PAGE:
Major Cage (Tom Cruise) is a bit of a weasel. The aliens have landed on Earth and started a hopeless war and Cage hasn’t lifted a finger to do anything about it. He is the PR man for the United States Military and as he puts it, “I do this so I don’t have to do that.” General Brigham (Brendan Gleeson) has different plans for Cage and he is going to experience combat first hand. He has a half-baked idea of throwing Cage on the front line with a camera crew to capture some really stunning footage. Like most MacGuffins, it doesn’t make sense, nor does it need to. It just needs to get the hero into a dangerous situation.
Cage doesn’t take this information in the most heroic manner. He pleads with Brigham, he pulls rank, he tries blackmail, he even tries to hot-foot it out of there. None of it works and he is arrested on grounds of treason and is shipped off to the front lines. It is inevitable that Cage will find the role of hero, but watching him trying to worm his way out of that eventuality is enjoyable.
The battle that Cage has front row seats for is appropriately held on the beaches of Normandy and the alien forces-a mechanical squid like being-are waiting for them. The soldiers are mowed down left and right as they scramble to the shore and Cage manages to continually dodge destruction until he sacrifices himself by detonating a bomb while one of the aliens attack him. Then he wakes up.
The alien that Cage killed was an Alpha and when the Alpha’s blood mixed with his own, it gave him a power to jump back in time, restarting his day. This is a science-fiction time travel movie and per usual, there is a great deal of exposition to explain the basic premise of the story. All the science mumbo-jumbo is handled quite quickly and simply by Dr. Carter (Noah Taylor) who has developed several different theories about the aliens they are fighting. What Cage has inherited is the alien’s power, which is able to restart the day from scratch every time he dies. Cage has to learn by trial and error, and though these errors don’t leave scars, they really freaking hurt.
Cage’s cohort in this endless cyclical day is Rita (Emily Blunt) who also had the ability to hop back in time day after day. However, in one battle she was not killed, only severely injured, and when rescued, was given a blood transfusion. That negated the effect and now she has to find another way to beat the aliens. She sees her chance in Cage, and she pushes him to the limits.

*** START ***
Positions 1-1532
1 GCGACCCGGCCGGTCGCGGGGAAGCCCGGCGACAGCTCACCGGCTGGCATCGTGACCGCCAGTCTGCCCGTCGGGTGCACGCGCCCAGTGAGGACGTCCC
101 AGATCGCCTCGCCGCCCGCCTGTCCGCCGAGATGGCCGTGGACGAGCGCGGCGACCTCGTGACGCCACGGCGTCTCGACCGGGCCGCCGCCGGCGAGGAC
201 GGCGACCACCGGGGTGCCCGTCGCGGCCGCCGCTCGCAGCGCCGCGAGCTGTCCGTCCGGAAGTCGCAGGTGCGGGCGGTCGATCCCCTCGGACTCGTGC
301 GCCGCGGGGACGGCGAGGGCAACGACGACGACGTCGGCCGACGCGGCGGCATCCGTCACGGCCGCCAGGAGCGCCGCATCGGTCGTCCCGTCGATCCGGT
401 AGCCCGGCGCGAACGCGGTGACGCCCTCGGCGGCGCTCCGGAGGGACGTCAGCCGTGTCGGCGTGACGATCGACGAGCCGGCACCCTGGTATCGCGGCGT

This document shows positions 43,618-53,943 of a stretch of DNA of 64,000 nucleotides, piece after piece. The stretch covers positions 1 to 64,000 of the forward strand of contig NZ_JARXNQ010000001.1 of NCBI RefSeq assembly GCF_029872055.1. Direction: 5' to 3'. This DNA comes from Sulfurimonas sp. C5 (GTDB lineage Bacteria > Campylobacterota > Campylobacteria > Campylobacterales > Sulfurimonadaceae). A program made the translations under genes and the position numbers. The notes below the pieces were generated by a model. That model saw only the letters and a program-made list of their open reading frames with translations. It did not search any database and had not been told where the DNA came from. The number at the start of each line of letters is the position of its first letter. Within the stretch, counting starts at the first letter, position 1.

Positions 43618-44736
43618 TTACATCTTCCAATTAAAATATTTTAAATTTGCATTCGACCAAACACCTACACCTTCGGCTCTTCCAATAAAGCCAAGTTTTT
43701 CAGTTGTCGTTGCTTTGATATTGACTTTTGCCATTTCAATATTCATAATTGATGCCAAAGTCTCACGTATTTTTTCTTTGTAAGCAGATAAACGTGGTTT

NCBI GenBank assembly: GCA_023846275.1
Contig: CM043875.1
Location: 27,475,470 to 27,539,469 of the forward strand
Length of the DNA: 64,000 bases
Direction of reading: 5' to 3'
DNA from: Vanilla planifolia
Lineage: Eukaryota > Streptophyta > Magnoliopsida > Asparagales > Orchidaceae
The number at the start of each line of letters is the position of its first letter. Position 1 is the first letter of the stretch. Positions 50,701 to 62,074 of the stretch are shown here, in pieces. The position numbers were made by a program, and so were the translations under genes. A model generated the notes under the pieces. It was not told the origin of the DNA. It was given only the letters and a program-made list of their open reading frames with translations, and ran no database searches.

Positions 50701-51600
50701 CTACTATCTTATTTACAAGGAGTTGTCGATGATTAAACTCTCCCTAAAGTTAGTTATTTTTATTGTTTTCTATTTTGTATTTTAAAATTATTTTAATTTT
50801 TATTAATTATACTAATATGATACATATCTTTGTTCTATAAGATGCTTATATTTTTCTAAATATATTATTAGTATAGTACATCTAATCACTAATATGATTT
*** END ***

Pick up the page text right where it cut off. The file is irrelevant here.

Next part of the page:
Edge of Tomorrow and last year’s Oblivion have two things in common, Tom Cruise and an interesting concept that is allowed to play all the way out. The most fascinating aspect of the time-travel premises of Edge is the relationship between Cage and Rita. He continues to learn more and more about her and can retain that information, but every time the day restarts, her knowledge of him has been wiped clean. Blunt plays the role perfectly, especially in the quieter moments when her eyes constantly search Cage’s face, wondering just how much he knows. How close have they grown? Cage plays this information close to the vest, letting bits and pieces slip out when necessary.
The only thing disappointing about Edge is the typical visual style. Shaky hand-held camera work has sadly become the norm for big-budget digital battle scenes and Edge is not exempt. The action does takes place in France and England, which add a nice touch. It’s refreshing to have to not see another bombed out New York or Los Angeles. There aren’t a whole lot of ways around the need for digital effects in these movies, and I suppose it could have been a lot worse. I just wished they didn’t look so common, which sadly detracts from such a delightfully uncommon script. Maybe they’ll get things right next time around…